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Unformatted text preview: Chemistry 120A Problem Set 8 (due April 12, 2010) 1. A configuration interaction calculation of the H 2 molecule . In lecture, we have spent much time discussing the various common approximations to the theory of molecu lar electronic structure. Accurate implementation of these approximations generally requires significant computational effort. While results acquired from such efforts are often useful, underlying physical principles can be obscured. The purpose of this exercise is to illustrate what the computer is doing, but in a context where the mathematics is simple enough that principles are in clear sight. In particular, we will consider a minimal basis of spatial functions, and approximate various integrals with functional forms that can be treated analytically. Parameters are chosen so that ordersofmagnitude are consistent with nature. Let φ A ( ~ r ) and φ B ( ~ r ) represent normalized orbitals localized on hydrogen nuclei A and B , respectively, and let R be the separation of these two nuclei. We will consider the hydrogen molecule as if these two orbitals are a complete set of single electron spatial states. The hamiltonian for two electrons in the field of the two nuclei is H = T (1) + T (2) + V (1) + V (2) + Δ V (1 , 2) , where 1 and 2 are abbreviations for the electron positions ~ r 1 and ~ r 2 , T ( i ) is the kinetic energy for electron i , V ( i ) is the electronnuclei interaction for electron i , and Δ V (1 , 2) = e 2 /  ~ r 1 ~ r 2  is the electronelectron repulsion. Exact evaluations of one and twoelectron integrals are complicated tasks. For the purposes of this exercise, assume the relevant integrals are given by h φ A  φ B i = e R/a , a = 2 ˚ A...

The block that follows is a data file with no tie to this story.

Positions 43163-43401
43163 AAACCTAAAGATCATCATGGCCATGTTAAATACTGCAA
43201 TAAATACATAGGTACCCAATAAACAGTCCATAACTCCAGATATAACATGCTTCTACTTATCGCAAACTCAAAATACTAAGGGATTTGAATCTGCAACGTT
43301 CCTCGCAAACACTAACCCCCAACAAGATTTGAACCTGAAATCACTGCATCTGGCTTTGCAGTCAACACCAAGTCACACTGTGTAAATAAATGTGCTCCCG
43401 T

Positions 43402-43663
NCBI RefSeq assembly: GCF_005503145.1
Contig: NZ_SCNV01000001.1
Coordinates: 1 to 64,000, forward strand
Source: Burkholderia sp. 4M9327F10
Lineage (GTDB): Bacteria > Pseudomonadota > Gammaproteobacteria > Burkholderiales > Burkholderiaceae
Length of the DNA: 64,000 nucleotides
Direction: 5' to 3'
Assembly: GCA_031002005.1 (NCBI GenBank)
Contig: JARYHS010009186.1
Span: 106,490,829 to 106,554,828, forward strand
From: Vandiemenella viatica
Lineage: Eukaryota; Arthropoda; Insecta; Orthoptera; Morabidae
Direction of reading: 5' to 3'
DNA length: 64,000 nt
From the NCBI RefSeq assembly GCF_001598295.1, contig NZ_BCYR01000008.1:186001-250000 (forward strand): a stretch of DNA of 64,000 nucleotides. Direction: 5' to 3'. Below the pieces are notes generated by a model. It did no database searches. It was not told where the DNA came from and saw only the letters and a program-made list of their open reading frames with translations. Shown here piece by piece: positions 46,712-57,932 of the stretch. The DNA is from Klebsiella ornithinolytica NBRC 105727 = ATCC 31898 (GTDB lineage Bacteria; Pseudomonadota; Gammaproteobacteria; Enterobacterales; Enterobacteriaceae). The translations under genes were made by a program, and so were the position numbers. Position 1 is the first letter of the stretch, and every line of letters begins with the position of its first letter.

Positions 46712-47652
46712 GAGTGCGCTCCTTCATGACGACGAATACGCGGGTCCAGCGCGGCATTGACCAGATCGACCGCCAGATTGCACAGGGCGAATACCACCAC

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 Spring '10
 CHandler
 Atom, Energy, Eψ, ∆V φA φA, φB ∆V φA

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